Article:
The Kingdom of Lombardy-Venetia (Italian: Regno Lombardo-Veneto, German: Königreich Lombardo-Venetien; Latin: Regnum Langobardiae et Venetiae), commonly called the Lombardo-Venetian Kingdom, was a constituent land (crown land) of the Austrian Empire. It was created in 1815 by resolution of the Congress of Vienna in recognition of the Austrian House of Habsburg-Lorraine's rights to Lombardy and the former Republic of Venice after the Napoleonic Kingdom of Italy, proclaimed in 1805, had collapsed. It was finally dissolved in 1866 when its remaining territory fell to the Kingdom of Italy.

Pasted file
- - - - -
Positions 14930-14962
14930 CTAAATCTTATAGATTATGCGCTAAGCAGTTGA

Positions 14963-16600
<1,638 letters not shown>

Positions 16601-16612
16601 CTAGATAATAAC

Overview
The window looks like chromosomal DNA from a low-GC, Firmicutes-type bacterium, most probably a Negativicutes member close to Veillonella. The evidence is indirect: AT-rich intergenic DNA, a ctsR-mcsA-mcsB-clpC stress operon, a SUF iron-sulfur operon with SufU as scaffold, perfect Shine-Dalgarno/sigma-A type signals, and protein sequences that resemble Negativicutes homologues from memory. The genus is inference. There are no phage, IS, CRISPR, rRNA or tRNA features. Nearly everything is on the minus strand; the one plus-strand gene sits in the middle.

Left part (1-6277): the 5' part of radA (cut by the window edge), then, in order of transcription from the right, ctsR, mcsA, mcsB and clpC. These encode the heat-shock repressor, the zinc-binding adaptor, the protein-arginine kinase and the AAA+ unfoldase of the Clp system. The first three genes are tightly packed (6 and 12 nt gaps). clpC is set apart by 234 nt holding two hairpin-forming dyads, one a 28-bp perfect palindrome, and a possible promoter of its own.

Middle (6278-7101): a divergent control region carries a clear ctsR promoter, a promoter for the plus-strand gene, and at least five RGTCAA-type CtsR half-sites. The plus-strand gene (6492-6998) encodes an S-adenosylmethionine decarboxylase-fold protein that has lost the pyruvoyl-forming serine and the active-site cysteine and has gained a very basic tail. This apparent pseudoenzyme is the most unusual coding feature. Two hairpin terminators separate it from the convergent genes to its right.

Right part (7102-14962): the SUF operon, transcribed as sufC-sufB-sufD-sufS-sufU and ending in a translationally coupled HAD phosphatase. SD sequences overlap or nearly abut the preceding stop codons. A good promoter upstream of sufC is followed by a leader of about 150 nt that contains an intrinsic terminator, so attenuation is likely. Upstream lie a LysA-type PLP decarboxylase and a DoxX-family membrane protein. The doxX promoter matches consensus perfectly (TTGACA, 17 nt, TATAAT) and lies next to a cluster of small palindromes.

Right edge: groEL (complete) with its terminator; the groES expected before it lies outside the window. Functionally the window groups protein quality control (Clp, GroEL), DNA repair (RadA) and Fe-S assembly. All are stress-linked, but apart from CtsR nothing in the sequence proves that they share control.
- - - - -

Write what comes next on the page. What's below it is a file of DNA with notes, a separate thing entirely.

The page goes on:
After the Second Italian War of Independence and the defeat in the Battle of Solferino in 1859, Austria by the Treaty of Zurich had to cede Lombardy up to the Mincio River, except for the fortresses of Mantua and Peschiera, to the French Emperor Napoleon III, who immediately passed it to the Kingdom of Sardinia and the embryonic Italian state. Maximilian retired to Miramare Castle near Trieste, while the capital was relocated to Venice, however, remaining Venetia and Mantua likewise fell to the Kingdom of Italy in the aftermath of the Austro-Prussian War, by the 1866 Peace of Prague. The territory of Venetia and Mantua was formally transferred from Austria to France, and then handed over to Italy on 19 October 1866, for diplomatic reasons; a plebiscite marked the Italian annexation on 21–22 October 1866.